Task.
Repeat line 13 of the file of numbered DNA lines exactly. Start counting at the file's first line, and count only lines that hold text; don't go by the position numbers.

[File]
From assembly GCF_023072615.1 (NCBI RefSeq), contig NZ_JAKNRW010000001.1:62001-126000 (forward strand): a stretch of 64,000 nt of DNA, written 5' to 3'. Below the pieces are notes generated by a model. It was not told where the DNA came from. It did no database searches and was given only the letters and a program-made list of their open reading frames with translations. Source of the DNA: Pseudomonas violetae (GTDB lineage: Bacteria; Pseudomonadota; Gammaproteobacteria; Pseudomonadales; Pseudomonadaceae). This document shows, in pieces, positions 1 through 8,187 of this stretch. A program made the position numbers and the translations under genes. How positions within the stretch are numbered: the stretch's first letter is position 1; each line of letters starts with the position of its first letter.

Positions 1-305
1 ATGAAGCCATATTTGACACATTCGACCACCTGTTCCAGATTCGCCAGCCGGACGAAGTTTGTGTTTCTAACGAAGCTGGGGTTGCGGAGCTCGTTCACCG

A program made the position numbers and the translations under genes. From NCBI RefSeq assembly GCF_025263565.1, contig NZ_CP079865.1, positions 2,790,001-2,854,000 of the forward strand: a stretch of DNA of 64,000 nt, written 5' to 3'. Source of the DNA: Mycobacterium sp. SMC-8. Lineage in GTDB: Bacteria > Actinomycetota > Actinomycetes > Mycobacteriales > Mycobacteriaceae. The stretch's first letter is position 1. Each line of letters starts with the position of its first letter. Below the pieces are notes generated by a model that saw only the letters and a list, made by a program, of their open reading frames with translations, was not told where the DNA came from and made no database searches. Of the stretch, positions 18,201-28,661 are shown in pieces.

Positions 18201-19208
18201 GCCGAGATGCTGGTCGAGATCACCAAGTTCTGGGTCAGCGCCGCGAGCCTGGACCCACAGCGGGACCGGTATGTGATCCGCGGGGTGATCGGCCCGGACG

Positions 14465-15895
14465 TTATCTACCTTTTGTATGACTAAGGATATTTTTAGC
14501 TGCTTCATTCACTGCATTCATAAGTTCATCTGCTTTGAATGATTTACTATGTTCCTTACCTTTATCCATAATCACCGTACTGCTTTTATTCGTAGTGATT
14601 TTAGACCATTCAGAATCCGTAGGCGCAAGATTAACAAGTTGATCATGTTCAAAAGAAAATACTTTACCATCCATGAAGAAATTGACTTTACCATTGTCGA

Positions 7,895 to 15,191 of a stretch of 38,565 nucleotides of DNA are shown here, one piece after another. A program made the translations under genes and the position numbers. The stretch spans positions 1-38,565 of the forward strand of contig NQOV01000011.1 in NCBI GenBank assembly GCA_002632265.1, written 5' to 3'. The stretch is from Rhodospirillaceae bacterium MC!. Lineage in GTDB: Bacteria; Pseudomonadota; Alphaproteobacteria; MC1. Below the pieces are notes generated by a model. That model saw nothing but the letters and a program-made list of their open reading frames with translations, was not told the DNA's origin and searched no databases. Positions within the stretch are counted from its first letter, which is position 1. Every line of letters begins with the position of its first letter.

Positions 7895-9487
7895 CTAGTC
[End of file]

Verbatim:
7895 CTAGTC